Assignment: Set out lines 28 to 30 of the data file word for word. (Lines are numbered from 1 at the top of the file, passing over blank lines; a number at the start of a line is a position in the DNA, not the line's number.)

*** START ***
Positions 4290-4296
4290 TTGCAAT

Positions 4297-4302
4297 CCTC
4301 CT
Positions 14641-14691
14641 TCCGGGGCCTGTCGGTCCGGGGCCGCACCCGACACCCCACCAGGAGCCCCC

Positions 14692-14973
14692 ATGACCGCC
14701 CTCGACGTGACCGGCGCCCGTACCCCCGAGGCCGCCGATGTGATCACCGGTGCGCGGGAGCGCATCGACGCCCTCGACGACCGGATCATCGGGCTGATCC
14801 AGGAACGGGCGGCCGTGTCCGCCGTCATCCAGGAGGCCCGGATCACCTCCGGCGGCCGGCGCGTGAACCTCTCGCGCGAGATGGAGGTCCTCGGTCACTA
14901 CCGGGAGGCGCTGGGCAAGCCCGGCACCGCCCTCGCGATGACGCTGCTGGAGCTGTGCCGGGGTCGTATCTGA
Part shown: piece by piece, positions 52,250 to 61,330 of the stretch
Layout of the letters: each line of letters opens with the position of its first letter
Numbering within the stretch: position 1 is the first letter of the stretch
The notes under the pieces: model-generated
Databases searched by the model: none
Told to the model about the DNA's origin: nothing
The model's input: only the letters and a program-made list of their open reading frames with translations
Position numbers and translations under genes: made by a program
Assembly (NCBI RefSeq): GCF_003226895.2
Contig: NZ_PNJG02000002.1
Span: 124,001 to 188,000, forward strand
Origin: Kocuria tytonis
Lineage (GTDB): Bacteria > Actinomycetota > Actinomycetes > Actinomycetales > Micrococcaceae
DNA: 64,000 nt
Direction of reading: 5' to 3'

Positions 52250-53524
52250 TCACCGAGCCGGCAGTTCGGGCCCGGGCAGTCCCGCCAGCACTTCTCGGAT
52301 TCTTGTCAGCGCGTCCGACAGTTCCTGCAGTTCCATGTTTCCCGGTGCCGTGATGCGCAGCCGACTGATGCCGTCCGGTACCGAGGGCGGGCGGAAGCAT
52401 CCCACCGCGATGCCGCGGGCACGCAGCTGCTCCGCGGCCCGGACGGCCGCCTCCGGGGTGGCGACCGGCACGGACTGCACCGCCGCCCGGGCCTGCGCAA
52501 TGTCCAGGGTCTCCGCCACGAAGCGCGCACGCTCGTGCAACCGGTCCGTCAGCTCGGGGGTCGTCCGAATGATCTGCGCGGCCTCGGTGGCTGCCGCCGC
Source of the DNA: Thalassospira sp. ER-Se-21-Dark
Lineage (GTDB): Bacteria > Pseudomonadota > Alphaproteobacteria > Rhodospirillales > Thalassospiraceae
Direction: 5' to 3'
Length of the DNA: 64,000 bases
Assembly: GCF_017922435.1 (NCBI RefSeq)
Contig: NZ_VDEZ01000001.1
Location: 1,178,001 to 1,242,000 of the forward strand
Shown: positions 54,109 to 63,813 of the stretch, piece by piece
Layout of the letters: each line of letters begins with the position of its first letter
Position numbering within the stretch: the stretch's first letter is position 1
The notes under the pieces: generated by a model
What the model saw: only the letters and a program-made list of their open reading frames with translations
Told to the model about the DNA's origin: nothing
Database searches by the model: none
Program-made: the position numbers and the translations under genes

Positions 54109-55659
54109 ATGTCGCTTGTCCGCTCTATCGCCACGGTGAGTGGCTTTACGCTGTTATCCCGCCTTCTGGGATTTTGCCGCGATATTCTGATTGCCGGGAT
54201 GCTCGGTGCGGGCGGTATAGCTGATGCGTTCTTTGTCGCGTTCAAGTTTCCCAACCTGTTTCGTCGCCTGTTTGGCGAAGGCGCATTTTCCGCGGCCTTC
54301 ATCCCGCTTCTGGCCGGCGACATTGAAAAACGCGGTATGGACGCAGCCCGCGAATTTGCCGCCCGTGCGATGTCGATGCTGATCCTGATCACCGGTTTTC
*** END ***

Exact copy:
Positions 52250-53524
52250 TCACCGAGCCGGCAGTTCGGGCCCGGGCAGTCCCGCCAGCACTTCTCGGAT
52301 TCTTGTCAGCGCGTCCGACAGTTCCTGCAGTTCCATGTTTCCCGGTGCCGTGATGCGCAGCCGACTGATGCCGTCCGGTACCGAGGGCGGGCGGAAGCAT